Pat Lowe & Jimmy Pike, Yinti, Desert Child; Yinti Desert Dog; Yinti, Desert Cowboy, Magabala Books, September 2019, 136pp., RRP $12.99 (pbk), ISBN 9781925768831, 9781925936902, 9781925936933
I was very excited to receive Magbala books to review as they are always interesting and I learn so much from them.
The Yinti series was written by Pat Lowe, teacher and prison psychologist, and Jimmy Pike, a Walmajarri man, stockman and artist. Their personal stories are so interesting that a brief biography on them is placed at the end of each book.
The books in the Yinti series consist of: Yinti: Desert Child; Yinti’s Desert Dog and Yinti: Desert Cowboy and teach much about history and culture as seen by Yinti and sometimes by the animals Yinti encounters.
The Desert Child is set in the Great Sandy Desert in the North West of Australia where the Walmajarri were one of the last communities to leave their traditional lifestyle. In fact, Yinti who lives with his father; two mothers; brother and various members of his family, does not meet a kartiya (white person) until the last chapter. Yinti is a feisty; impulsive child so he seeks out adventure and is often in trouble. No risk is too small once Yinti has an idea in his head. The book includes stories about the times; Yinti accidentally set a tree which his second mother had climbed to get a possum on fire; ineffectively guided his blind uncle into a hole; played tricks on his brother and of his overzealous attempts to train younger boys to be warriors which led to them returning blood stained and in tears to their enraged family.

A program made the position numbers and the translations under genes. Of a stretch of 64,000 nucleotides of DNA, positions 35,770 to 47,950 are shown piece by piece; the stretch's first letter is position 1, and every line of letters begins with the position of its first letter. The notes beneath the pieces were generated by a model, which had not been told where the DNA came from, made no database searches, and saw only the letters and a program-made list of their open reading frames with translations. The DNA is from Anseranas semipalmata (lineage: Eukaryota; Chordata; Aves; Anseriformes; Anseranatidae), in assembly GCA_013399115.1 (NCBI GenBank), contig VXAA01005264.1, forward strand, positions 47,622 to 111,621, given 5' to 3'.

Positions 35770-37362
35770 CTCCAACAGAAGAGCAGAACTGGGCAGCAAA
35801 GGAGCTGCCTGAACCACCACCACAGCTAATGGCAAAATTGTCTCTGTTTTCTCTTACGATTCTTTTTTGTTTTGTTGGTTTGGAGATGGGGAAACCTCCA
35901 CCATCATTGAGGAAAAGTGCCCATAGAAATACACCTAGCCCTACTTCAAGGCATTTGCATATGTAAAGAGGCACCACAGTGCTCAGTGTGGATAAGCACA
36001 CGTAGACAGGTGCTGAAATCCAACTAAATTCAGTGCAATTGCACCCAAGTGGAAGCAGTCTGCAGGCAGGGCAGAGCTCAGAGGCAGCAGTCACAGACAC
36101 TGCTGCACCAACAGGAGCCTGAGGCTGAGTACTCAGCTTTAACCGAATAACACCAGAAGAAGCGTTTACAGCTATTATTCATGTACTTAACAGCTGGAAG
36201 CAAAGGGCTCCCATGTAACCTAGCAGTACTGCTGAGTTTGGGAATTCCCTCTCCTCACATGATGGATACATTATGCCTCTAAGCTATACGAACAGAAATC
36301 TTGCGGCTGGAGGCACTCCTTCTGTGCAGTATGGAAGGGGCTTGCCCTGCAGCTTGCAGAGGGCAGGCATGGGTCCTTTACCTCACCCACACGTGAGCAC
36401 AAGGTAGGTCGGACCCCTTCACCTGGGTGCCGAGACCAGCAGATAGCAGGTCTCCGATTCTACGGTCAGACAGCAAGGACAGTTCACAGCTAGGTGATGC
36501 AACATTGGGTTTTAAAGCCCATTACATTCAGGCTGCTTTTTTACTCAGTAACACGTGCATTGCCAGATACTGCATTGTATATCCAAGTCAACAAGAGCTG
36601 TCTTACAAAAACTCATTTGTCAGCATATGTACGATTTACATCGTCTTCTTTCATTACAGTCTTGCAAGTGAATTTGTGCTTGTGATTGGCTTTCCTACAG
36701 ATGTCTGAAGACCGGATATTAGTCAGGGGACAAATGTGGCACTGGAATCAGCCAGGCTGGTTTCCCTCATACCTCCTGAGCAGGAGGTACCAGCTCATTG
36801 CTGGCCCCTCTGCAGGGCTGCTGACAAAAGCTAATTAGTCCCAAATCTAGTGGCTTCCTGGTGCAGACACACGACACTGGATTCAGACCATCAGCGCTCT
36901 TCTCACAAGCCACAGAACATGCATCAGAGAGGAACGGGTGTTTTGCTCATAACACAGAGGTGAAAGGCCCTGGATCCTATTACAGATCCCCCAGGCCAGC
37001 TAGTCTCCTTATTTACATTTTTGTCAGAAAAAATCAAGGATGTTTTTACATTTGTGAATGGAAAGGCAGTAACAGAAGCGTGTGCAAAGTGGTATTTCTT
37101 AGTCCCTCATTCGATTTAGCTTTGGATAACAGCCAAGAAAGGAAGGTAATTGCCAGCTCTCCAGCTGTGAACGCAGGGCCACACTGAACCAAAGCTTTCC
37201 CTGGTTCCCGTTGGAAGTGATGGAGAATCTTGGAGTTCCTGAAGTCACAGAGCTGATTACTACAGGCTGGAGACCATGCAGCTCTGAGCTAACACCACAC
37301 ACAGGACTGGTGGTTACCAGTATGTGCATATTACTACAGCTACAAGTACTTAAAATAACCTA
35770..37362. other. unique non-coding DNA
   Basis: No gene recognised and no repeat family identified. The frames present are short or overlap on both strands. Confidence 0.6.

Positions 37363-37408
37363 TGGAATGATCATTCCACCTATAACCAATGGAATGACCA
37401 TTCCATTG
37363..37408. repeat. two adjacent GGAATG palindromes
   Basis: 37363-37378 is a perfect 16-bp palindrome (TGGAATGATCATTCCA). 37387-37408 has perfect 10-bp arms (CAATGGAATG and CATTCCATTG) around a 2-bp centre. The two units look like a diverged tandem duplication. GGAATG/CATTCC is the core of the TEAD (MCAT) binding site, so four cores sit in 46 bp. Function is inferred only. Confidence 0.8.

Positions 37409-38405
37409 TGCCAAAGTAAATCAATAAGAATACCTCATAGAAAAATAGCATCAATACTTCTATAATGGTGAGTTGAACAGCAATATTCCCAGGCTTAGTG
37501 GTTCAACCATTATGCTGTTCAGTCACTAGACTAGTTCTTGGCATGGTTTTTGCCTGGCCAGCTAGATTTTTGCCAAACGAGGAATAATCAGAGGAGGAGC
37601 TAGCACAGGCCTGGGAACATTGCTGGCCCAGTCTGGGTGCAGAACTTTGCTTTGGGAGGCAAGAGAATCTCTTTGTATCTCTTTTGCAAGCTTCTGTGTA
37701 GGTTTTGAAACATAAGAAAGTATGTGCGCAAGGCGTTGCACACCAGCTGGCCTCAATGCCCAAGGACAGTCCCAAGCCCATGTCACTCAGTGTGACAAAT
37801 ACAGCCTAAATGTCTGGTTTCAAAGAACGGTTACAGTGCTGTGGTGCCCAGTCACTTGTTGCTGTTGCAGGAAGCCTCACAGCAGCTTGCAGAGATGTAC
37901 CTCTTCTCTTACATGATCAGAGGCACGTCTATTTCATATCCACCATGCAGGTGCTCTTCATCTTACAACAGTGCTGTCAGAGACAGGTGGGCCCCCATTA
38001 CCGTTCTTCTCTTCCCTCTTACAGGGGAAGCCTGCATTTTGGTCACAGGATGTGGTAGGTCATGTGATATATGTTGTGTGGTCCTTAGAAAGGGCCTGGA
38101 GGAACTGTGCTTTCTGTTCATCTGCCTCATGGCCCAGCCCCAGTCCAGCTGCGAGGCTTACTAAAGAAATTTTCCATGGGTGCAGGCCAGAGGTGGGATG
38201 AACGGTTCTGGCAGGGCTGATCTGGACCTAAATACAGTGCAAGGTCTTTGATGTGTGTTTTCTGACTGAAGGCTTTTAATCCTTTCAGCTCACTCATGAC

Through Yinti’s eyes; we learn: how the mob hunted food; the tools they made; how they defended themselves in fights; how they used fire; the division of water when travelling; how they navigated their land; their bereavement customs; and how they journeyed out of the desert to live on a cattle station. We also learn how strange the station kartiya’s devices looked to the Walmajarri such as their shoes; the windmill; saddles and cars. Yinti finds the footprints made by a kartiya wearing shoes hilarious.
Yinti’s Desert Dog is a bit of a misnomer as the dog isn’t Yinti’s but his mother Mala’s. It is Mala who tracks and captures the dingo puppy; which she names Spinifex. The book describes how the puppy is taught to live with human beings and to hunt. I found it particularly interesting reading about the bonding processes which Mala used; such as: ensuring the dog’s loyalty by taking the scent from under her arms onto her hands and rubbing it on Spinifex’s nose.; The book often looks at life from Spinifex’s point of view such as her initial terror of humans; the strange smells of visitors to her family or her pleasure in hunting. A grown dingo’s point of view is also explored in the description of her mother’s sorrow over the loss of her mate.
Desert Cowboy picks up from where Desert Child left off – at the cattle station. Yinti adjusts well to this new lifestyle and hunts animals with the aid of a ute and a gun. He wears clothes and learns to speak English, the purpose of money and how to ride a horse. His work as a stockman is also described fully and the vivid descriptions of branding and castrating bulls are not for the faint hearted. Yinti also loses his mother to the kartiya’s illness – the flu– and has an affair with a married woman.
Hence lies an issue, although the Yinti series are written for children aged 8-12, many of the stories are confronting, particularly the ones about hunting. So parents of staunch vegetarians may wish to veto some of the stories although definitely not the whole books because this is authentic history and it’s fascinating to step back in time and see life though Yinti’s eyes.
I believe the Yinti series could also be used for adults attending Literacy classes. The stories are in written beautifully in plain English and there is a glossary in each book on the Indigenous language used.
Reviewed by Katy Gerner